This summer alone, two Ontario towns paid thousands of dollars in ransom after getting locked out of their own internal servers in a cyberattack.
After trying and failing to unlock their systems on their own, both Midland and Wasaga Beach made the decision to pay the ransom demanded by the hackers. Wasaga Beach handed over an amount totalling $35,000, while Midland did not disclose how much it paid.
Just last week, the town of Midland's network was illegally accessed and infected with ransomware on Sept. 1. Cybercriminals used malware to encrypt several town systems, rendering them inoperable.
The town told Global News that vital services such as fire, water and waste-management were not impacted. While Midland reported "significant progress" in unlocking the servers on its own, the town's officials eventually decided to pay the ransom.
"Under the guidance of cybersecurity experts, we have initiated the process to pay the ransom in exchange for the decryption keys," the release reads. "Although it is not ideal, it is in our best interest to bring the system back online as quickly as possible," a spokesperson said at the time.
Town officials said they'd purchased an insurance policy for situations such as this, though it's not clear why it wasn't effective.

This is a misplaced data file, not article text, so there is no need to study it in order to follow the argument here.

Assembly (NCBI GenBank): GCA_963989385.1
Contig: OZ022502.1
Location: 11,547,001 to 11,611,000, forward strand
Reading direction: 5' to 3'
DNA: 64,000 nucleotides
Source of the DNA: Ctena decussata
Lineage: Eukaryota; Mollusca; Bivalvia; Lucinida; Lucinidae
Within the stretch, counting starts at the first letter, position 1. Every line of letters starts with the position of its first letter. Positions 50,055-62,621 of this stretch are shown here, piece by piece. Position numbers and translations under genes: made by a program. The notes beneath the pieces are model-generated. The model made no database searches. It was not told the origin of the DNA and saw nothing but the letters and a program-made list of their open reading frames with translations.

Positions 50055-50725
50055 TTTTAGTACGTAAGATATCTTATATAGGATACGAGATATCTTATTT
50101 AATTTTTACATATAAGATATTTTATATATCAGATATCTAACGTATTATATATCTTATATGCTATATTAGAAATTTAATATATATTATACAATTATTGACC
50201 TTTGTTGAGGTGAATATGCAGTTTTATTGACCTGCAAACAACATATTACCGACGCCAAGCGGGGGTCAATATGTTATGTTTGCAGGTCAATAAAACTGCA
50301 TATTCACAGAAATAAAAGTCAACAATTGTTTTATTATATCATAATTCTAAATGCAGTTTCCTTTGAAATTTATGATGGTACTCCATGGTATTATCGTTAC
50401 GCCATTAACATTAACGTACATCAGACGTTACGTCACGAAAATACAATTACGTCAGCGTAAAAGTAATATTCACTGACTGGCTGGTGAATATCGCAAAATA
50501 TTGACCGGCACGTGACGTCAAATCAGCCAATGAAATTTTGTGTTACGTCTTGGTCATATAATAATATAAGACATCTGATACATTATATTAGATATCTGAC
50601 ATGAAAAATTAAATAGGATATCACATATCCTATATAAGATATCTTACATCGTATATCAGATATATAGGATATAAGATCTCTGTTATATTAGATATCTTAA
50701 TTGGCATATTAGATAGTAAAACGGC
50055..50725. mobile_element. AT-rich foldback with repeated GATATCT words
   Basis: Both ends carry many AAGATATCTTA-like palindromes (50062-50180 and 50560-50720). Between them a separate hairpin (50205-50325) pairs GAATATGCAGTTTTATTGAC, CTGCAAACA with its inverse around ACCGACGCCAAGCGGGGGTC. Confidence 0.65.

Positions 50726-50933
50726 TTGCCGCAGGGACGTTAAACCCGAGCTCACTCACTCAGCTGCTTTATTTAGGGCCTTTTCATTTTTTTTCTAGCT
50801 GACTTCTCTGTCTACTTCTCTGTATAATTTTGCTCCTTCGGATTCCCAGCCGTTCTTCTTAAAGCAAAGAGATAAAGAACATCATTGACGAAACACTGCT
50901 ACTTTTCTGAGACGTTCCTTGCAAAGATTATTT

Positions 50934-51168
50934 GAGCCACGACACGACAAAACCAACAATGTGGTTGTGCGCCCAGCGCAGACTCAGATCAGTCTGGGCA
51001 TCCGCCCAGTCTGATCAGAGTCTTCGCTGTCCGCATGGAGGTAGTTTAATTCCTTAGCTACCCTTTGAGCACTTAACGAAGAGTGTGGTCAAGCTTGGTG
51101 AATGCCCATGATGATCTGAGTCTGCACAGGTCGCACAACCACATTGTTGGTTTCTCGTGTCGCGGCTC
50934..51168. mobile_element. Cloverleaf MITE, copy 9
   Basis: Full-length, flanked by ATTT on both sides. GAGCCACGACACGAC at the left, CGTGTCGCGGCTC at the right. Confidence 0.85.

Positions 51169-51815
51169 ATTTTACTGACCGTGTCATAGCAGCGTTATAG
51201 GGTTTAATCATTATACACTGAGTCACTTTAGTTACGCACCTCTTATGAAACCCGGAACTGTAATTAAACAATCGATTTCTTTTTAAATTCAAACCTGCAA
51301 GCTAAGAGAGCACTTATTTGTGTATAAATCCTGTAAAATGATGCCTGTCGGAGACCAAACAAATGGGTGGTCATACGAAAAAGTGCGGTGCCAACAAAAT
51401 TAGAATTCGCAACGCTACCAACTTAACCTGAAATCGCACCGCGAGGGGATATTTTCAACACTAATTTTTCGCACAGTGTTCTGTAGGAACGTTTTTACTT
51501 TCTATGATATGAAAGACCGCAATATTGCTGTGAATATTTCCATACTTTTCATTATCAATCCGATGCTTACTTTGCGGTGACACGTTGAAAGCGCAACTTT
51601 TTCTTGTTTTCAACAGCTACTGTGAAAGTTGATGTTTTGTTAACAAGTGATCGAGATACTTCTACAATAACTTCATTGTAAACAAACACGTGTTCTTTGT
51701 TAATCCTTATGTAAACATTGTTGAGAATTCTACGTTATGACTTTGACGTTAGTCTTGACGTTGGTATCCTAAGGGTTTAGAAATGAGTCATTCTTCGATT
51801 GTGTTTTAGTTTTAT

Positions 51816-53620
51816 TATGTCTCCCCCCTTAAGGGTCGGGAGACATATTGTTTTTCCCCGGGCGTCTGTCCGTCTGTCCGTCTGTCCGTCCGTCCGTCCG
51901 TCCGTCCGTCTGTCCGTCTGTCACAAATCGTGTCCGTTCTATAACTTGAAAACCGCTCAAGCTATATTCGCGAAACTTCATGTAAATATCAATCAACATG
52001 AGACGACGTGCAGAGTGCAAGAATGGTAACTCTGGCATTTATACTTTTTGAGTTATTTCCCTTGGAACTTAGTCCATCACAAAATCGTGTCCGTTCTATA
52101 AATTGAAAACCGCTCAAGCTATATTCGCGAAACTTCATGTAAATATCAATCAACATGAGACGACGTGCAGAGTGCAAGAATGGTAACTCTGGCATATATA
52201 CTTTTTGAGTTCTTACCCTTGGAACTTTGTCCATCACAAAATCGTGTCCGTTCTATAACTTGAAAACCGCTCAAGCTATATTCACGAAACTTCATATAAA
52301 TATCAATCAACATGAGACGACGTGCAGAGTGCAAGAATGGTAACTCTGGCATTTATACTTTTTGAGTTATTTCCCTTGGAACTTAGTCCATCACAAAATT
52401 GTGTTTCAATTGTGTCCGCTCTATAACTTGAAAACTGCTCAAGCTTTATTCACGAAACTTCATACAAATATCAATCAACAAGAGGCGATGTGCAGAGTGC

A few months back, a similar scenario played out in Wasaga Beach.
This past July, the town of Wasaga Beach decided to pay $35,000 to cybercriminals after being hacked in April. The hackers demanded 11 bitcoins to be paid in exchange for all the servers to be unlocked. At the time, a Bitcoin was trading at approximately US$9,000 (C$13,000).
Ultimately, after communicating with the cybercriminals, the towns paid three bitcoins for four servers. Based on a report from the city, the staff had determined that by regaining access to those servers, officials could restore town servers to 90 per cent operating capacity.
Daniel Tobok, the founder and owner of the cybersecurity firm, Cytelligence, agrees with Sood in saying that it's "very difficult to bring [cybercriminals to justice]" because of gaps in legislation that make it difficult to prosecute cybercriminals if their crimes take place in countries where they're not physically located.
"Ransomware is really the weapon of choice for a criminal," he said. "They can see us but we can't see them."
He adds that small towns present a perfect target because of the limited resources they have to protect sometimes-sensitive citizen data, which may force the municipality to pay the ransom to retrieve it or unlock services.
However, if corporations and government institutions choose to combat cybercrime, both Tobok and Sood agree that they need to act now.
"This is real, this is not something out of a movie," Tobok warns.
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